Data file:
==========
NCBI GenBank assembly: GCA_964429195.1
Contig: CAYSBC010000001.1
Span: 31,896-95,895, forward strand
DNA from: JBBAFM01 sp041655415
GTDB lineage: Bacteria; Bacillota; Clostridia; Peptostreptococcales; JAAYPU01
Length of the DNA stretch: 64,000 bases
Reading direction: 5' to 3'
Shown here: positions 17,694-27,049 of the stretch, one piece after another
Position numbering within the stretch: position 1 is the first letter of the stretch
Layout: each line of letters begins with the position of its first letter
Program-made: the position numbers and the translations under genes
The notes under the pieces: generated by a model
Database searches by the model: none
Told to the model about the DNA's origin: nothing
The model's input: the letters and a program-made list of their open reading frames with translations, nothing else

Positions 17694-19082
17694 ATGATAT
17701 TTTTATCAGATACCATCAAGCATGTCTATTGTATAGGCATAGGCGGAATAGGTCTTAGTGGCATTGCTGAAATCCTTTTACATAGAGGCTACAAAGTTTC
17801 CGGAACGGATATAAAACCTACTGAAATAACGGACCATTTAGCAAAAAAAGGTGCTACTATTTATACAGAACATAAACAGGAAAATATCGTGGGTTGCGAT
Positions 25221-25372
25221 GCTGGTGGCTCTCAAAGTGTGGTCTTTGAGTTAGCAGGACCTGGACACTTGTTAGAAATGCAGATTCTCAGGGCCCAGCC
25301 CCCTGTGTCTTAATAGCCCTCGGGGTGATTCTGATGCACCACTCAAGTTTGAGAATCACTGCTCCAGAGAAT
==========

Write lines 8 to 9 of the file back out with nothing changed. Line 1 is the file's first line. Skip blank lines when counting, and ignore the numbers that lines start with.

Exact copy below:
Shown here: positions 17,694-27,049 of the stretch, one piece after another
Position numbering within the stretch: position 1 is the first letter of the stretch